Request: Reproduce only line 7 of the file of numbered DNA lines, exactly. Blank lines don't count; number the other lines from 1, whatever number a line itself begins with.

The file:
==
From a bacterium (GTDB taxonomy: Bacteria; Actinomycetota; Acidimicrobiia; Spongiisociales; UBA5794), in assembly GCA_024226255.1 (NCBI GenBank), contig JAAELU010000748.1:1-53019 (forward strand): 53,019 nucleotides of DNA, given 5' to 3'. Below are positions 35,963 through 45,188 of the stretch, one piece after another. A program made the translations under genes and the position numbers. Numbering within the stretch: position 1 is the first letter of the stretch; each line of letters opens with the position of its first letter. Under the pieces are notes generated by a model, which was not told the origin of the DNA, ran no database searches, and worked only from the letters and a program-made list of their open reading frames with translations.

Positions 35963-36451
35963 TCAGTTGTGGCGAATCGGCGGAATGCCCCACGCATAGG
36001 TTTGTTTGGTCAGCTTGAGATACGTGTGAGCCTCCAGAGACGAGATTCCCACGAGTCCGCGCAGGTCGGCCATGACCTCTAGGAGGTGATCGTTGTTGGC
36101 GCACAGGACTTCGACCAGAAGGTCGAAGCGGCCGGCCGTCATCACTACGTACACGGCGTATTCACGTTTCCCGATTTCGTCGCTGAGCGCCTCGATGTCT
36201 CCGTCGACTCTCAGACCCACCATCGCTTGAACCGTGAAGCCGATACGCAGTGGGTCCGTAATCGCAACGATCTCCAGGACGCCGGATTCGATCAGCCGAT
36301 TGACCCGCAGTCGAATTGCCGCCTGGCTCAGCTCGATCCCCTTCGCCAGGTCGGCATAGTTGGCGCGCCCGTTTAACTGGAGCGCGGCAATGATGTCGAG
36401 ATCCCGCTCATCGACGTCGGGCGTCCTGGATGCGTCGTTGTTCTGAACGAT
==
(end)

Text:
36301 TGACCCGCAGTCGAATTGCCGCCTGGCTCAGCTCGATCCCCTTCGCCAGGTCGGCATAGTTGGCGCGCCCGTTTAACTGGAGCGCGGCAATGATGTCGAG